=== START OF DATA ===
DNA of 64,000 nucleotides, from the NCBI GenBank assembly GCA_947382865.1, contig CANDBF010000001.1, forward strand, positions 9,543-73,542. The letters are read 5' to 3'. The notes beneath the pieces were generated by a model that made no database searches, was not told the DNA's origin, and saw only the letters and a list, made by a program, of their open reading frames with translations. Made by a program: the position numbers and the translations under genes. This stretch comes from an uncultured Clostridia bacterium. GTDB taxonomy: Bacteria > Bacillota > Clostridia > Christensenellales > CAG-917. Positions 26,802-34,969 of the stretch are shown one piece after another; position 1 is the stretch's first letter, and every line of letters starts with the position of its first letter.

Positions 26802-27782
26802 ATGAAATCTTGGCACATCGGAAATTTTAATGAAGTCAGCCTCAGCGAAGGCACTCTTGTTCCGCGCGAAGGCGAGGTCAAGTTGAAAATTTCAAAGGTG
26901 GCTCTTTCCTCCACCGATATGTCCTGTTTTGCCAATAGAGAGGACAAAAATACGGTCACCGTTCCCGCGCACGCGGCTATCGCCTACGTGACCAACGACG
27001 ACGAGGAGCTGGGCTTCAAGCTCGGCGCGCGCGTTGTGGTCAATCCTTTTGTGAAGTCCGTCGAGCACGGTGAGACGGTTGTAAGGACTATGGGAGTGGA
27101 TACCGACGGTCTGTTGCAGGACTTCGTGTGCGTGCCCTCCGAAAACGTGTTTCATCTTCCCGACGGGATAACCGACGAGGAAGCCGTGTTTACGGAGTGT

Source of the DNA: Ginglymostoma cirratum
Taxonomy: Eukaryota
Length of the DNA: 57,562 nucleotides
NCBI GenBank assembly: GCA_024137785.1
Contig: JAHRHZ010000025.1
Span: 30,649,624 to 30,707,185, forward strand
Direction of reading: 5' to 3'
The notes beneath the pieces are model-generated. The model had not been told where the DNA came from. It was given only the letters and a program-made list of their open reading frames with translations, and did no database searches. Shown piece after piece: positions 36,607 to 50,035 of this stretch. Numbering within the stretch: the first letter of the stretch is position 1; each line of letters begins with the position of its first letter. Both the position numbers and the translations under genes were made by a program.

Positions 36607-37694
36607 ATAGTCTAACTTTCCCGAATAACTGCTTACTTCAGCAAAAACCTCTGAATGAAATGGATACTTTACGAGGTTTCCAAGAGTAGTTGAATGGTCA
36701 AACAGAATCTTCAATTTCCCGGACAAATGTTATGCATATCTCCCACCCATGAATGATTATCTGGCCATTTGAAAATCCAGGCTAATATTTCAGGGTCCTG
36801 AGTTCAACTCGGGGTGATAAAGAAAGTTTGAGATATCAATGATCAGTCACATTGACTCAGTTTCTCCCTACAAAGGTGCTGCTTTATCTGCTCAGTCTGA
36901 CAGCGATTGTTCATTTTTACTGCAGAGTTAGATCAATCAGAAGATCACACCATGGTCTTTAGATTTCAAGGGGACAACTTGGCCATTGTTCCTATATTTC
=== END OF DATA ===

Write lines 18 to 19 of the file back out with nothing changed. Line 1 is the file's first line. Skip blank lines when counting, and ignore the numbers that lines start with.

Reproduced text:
36801 AGTTCAACTCGGGGTGATAAAGAAAGTTTGAGATATCAATGATCAGTCACATTGACTCAGTTTCTCCCTACAAAGGTGCTGCTTTATCTGCTCAGTCTGA
36901 CAGCGATTGTTCATTTTTACTGCAGAGTTAGATCAATCAGAAGATCACACCATGGTCTTTAGATTTCAAGGGGACAACTTGGCCATTGTTCCTATATTTC